Human risks are the biggest threats to 21st century organisations and the answer to managing it can be found in behavioural science, according to Christian Hunt, founder of Human Risk Limited

“As we look at 21st century risks, particularly in the knowledge service… human risk is becoming more and more critical,” he told attendees during the second day (15 October) of Risk Awareness Week 2019.

“Look at the number of incidences of human error recorded in the press – [human risk] is a pretty big deal,” he warned.

“If we are trying to mitigate the risks that people pose, the science – supported by academia and research into why people do things – is absolutely critical. If we want to mitigate the risks, we need to understand the drivers behind those behaviours.

“By understanding the real drivers of human behaviour, we can influence them to deliver better outcomes,” he said.

Hunt defined human risk as: “the risk of people doing things they shouldn’t, or not doing things they should”, including wilful wrongdoing to accidental mistakes.

“People often think of risk in the context of making mistakes and doing the wrong thing,” he said. But, “not taking decision can have as much impact as actually taking them”.

Hunt cited the work of psychologist, Daniel Kahneman’s theory, which breaks down thinking into two system: system 1 – automatic, frequent, emotional, stereotypic, unconscious, allows us to deliver decisions quickly; and system 2 – slow, effortful, infrequent, logical, calculating, conscious.

He said  that most decisions are made using system 1 thinking and that humans tend to rationalise their system 1 decisions with system 2 thinking.

“From a risk perspective, if people have made a decision using system 2 to rationalise [the decision], the risk taking that is inherent in that decision occurs at an earlier instance,” he explained.

“So, if we want to influence that, we need to ask, how can we influence system 1 thinking rather than influence system 2?

“In other words, this means we need to speak to people on a basic primeval level and influence that basic primeval level 1 rather than trying to be too sophisticated and influence people with logic.”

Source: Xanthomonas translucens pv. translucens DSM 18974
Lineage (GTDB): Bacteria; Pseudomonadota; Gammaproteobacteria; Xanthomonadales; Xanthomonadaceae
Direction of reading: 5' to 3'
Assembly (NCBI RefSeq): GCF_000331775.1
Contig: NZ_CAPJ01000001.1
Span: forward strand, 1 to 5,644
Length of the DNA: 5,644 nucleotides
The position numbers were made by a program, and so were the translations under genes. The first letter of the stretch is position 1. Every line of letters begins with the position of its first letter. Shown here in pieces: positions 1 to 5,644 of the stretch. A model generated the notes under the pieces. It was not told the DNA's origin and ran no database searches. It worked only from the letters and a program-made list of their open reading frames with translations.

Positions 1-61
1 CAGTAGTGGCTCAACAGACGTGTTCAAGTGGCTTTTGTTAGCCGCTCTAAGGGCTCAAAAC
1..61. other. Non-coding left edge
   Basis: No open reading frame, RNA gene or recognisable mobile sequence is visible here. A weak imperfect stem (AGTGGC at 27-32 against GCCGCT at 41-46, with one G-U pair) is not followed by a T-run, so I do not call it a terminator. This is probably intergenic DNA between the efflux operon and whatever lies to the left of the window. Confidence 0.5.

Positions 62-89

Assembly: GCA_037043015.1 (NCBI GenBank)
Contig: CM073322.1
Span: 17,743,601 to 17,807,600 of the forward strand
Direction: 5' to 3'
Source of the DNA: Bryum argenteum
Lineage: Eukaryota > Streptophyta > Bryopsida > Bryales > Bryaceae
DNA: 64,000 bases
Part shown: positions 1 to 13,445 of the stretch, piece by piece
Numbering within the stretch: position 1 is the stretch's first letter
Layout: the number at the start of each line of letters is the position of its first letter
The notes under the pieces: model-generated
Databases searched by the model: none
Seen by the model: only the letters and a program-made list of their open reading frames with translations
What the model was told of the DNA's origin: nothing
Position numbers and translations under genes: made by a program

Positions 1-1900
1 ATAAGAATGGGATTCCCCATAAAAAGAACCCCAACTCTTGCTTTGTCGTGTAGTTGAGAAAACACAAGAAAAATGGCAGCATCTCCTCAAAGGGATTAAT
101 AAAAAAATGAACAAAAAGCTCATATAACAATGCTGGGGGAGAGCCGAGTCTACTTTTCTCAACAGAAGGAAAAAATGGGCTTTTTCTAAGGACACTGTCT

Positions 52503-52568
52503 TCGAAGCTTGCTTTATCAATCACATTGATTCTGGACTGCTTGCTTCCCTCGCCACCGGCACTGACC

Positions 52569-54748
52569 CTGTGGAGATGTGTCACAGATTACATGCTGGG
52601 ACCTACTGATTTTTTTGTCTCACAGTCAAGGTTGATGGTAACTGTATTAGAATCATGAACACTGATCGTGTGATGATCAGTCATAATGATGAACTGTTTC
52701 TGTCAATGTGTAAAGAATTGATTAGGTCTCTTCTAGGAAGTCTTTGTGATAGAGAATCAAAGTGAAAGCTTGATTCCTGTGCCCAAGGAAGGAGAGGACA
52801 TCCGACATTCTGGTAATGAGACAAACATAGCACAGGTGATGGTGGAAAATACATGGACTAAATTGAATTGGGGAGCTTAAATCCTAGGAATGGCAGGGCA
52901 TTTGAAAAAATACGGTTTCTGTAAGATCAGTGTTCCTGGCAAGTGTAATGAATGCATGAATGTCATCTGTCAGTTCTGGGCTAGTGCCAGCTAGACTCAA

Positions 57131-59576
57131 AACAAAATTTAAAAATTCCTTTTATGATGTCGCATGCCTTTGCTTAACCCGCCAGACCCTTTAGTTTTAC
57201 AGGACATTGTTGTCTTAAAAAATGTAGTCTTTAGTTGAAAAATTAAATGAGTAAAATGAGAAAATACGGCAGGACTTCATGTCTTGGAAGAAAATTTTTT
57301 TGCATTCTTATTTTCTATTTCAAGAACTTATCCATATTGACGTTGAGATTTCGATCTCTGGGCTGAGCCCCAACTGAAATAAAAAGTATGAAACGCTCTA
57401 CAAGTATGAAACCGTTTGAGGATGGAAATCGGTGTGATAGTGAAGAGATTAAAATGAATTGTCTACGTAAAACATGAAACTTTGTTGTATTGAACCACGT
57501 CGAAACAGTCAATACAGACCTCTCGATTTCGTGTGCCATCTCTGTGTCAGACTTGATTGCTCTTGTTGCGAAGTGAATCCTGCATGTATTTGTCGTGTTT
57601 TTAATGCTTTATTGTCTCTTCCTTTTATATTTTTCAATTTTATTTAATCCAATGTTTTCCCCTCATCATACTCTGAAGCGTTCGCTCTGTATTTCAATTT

Hunt outlined five rules to managing human risks:

  1. Human risks can be managed but not eliminated: It is impossible to eliminate everything, Hunt said. So, focus should be placed on eliminating the risks that could result in irrecoverable damage “but accept that there will be a certain amount of human risk [that cannot be eliminated].”
  2. Compliance is an outcome not a process. Hunt explained that compliance relates to a desired behaviour, principals or ethics that we want people to follow – the outcome (not the process). “When people examine human risk, they look at the process and not the outcome. So, if you want to influence decisions, think about the outcome not the process. Sometimes we might need to change the outcome.”
  3. Human algorithm is complex and often irrational: “Our brain is running a form of algorithms”, said Hunt. “We are inputting data – observing, hearing, experiencing things –that data gets processed and then there is an output and that output is the decision-making. So, if we want to change the output – the opinions and views – we need to change the input. If you can change the input, the output will change in line with that.”
  4. To change the behaviour, change the environment: “If we want to change how people think about things, we need to try and change the environment in which that decision is made, and this includes the cognitive environment, for example the language and the message we transmit,” Hunt said.
  5. Just because you can, doesn’t mean you should: “If you want to manage risk in a creative environment, allow employees to make mistakes and give them the freedom of responsibility”, says Hunt, adding that just because employees have that freedom, they should not abuse it. Likewise, for employers, who are “legally entitled to exercise control”, just because they can, and often issue instructions to control and manage risk, this may not be the most effective method.

To view Hunt’s full workshop, click here: